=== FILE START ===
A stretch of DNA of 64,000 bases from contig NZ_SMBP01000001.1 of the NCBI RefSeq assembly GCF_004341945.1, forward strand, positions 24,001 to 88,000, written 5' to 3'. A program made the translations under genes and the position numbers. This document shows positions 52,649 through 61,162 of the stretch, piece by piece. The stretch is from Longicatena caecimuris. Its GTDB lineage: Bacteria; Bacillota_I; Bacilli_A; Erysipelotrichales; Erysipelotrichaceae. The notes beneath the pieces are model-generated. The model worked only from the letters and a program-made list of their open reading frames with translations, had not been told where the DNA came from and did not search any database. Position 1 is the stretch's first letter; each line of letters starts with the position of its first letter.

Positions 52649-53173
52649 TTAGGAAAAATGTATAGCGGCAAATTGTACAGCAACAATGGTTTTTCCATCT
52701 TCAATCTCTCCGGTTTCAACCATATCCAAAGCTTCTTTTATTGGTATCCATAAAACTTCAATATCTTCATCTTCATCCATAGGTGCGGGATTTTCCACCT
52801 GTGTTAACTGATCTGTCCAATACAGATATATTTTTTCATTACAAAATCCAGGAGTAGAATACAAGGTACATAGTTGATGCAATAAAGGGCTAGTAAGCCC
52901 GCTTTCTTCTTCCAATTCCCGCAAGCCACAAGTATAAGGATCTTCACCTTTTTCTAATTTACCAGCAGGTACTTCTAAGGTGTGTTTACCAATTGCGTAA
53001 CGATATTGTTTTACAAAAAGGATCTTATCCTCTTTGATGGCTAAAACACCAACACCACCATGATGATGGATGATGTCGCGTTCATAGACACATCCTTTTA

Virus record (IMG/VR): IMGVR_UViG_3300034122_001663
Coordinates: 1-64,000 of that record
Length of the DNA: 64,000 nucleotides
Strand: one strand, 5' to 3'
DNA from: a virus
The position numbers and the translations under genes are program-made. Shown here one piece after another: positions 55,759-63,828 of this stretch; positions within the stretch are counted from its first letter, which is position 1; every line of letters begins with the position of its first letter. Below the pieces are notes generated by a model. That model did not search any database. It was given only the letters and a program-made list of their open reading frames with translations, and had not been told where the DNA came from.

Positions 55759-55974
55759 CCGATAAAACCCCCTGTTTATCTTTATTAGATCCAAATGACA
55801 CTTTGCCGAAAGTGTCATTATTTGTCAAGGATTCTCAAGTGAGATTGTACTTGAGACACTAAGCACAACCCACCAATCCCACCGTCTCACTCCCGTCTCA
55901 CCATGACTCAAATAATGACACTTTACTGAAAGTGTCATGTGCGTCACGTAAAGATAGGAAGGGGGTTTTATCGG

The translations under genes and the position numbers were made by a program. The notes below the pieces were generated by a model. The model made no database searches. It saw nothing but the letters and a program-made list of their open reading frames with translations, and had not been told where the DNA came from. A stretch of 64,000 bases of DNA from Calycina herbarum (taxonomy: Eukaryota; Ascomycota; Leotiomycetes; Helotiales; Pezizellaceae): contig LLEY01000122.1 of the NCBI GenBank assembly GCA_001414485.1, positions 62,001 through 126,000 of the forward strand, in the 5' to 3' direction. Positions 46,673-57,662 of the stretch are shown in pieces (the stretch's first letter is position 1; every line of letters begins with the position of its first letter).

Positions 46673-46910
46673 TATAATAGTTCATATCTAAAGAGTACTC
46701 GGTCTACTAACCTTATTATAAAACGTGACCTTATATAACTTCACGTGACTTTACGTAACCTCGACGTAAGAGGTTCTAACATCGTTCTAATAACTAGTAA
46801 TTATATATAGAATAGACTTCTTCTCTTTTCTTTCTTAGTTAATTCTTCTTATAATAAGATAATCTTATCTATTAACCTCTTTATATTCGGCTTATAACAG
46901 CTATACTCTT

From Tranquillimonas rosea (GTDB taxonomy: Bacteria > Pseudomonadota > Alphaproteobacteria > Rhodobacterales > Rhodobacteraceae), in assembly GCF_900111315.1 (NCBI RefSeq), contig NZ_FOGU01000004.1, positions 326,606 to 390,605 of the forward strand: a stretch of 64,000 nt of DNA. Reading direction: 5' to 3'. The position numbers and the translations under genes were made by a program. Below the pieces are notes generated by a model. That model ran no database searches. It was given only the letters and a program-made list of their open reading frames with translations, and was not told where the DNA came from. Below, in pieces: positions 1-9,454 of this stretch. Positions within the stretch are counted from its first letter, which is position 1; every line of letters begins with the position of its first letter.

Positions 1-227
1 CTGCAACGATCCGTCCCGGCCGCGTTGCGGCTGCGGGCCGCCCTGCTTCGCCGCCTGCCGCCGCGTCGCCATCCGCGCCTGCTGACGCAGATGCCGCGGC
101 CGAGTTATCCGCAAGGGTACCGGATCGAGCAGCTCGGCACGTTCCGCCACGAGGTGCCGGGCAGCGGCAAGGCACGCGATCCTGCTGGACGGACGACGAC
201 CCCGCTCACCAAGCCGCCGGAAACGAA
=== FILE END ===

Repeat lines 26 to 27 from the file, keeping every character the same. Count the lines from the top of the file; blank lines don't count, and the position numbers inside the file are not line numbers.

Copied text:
1 CTGCAACGATCCGTCCCGGCCGCGTTGCGGCTGCGGGCCGCCCTGCTTCGCCGCCTGCCGCCGCGTCGCCATCCGCGCCTGCTGACGCAGATGCCGCGGC
101 CGAGTTATCCGCAAGGGTACCGGATCGAGCAGCTCGGCACGTTCCGCCACGAGGTGCCGGGCAGCGGCAAGGCACGCGATCCTGCTGGACGGACGACGAC